Extended service intervals

What are your thoughts on the manufacturers extending service intervals?

I believe, like so many other things in the business of making cars, extended service intervals have primarily been introduced as a marketing tool to sell more cars.  We know the tolerances are smaller, the components more expensive, the emissions ever tightening – the service schedules simply do not reflect this, even taking into account the impressive advancements in lubricants.

Online tools can easily calculate servicing costs of a modern vehicle, and savvy buyers include this into their decision when choosing a vehicle. If I compare two similar cars but one makes me suffer the inconvenience of the dreaded service twice a year rather than once, one has a distinct advantage.

Digging deeper than a car buyer’s weekend research, the dealer’s story starts to unravel:

–          Filled for ‘life’, is this the expected life of the component, the life of the vehicle or the life of the warranty?

–          Some schedules appear to be written by the marketing department rather than engineers, how can a Jeep and a Mazda sharing the same engine recommend such blatantly different service schedules on a whole range of things from engine oil to filters? Often the big ticket items will conveniently require servicing just as the car finishes its capped price servicing period.

–          How can a car built in January have a distinctly different service schedule from an identical model built in February?

–          Ridiculous oddities like a manual transmission car having an external fuel filter but the automatic variant using a no replacement specified in-tank filter.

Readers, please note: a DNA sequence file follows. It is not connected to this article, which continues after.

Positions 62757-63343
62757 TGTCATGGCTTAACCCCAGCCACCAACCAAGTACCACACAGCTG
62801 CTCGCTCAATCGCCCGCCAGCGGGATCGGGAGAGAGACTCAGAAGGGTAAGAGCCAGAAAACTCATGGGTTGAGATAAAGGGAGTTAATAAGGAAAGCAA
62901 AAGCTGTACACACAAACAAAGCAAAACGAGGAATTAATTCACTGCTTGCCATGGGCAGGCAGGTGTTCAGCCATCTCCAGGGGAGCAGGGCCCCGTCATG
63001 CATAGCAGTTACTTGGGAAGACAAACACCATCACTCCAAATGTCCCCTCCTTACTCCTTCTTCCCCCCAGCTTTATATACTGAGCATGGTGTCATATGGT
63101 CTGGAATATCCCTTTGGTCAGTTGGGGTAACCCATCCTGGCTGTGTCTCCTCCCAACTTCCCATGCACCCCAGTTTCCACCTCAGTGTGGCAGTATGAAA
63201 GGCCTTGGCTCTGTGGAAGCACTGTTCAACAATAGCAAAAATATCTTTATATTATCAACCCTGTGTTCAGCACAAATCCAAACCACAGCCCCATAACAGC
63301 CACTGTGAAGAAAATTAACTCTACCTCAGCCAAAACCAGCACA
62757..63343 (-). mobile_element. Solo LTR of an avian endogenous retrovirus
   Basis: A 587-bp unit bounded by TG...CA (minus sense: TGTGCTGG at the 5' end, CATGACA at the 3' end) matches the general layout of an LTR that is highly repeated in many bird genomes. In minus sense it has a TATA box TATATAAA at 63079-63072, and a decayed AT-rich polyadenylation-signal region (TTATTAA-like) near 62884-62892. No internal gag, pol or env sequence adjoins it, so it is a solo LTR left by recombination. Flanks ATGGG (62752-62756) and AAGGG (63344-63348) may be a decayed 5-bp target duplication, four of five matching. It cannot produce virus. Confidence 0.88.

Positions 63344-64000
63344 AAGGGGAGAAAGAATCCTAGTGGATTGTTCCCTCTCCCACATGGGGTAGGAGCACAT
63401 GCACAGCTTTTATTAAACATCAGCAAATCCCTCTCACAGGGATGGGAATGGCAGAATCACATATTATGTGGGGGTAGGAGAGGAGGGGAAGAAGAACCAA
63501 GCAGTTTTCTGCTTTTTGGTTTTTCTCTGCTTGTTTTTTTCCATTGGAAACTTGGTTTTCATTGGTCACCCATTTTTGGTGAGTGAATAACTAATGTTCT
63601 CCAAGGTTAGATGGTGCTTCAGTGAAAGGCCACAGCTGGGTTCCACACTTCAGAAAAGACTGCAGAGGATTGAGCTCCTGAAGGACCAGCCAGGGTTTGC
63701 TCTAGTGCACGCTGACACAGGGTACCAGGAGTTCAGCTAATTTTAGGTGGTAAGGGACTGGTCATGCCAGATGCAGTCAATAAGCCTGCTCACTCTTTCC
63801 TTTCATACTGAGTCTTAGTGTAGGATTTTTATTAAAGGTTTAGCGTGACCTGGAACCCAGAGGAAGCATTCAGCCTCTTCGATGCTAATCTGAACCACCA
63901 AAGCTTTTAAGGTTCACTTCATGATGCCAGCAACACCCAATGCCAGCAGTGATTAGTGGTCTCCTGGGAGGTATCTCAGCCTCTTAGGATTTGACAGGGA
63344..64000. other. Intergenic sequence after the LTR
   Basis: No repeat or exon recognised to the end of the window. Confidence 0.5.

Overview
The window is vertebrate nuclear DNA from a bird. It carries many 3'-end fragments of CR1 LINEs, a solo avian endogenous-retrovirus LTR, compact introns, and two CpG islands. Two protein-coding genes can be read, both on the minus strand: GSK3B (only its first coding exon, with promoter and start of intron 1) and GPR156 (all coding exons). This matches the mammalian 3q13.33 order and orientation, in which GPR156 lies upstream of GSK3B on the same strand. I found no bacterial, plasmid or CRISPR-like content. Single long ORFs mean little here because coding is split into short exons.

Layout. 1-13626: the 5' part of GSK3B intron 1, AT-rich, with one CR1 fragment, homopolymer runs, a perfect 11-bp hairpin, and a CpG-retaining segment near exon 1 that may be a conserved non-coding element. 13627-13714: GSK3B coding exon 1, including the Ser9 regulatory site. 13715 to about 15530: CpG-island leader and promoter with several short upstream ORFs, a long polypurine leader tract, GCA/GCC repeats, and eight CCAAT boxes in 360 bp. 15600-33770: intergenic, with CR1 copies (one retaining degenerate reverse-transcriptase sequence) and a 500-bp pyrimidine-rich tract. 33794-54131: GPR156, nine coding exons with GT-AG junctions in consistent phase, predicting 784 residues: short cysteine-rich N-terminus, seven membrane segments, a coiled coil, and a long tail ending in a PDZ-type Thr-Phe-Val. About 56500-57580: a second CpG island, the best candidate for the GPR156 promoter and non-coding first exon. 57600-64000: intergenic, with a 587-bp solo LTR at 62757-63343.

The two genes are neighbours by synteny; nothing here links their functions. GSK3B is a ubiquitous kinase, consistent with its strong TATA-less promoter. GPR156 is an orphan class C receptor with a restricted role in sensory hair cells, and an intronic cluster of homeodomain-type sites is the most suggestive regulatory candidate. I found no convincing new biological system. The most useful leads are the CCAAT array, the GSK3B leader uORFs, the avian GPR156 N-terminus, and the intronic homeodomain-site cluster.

What issues have you seen due to extended service intervals?

Of course oil sludging is the main culprit, without good advice most customers don’t understand that 15,000km of primarily long distance driving is worlds away from 15,000km of stop start short distance city driving.

Customers start to treat the car as an appliance rather than the sophisticated machine it is. If the oil can go 15,000km, surely you still don’t need to check the tyre pressures right?

Rather than regular low cost maintenance, service items are becoming ludicrously expensive and without good records it’s difficult to know if that new customer who just drived in has had their $350 in-tank fuel filter replaced at the scheduled time.  Has their transmission ever had its $300 synthetic oil change with no fluid level check procedure available? We will just have to wait until it has problems, requiring expensive diagnosis and repair.

What used to be a reasonable expense for regular filter replacements can quickly turn into components further down the line needing replacing – by the time the water in diesel light is on, every further kilometer can be $100.

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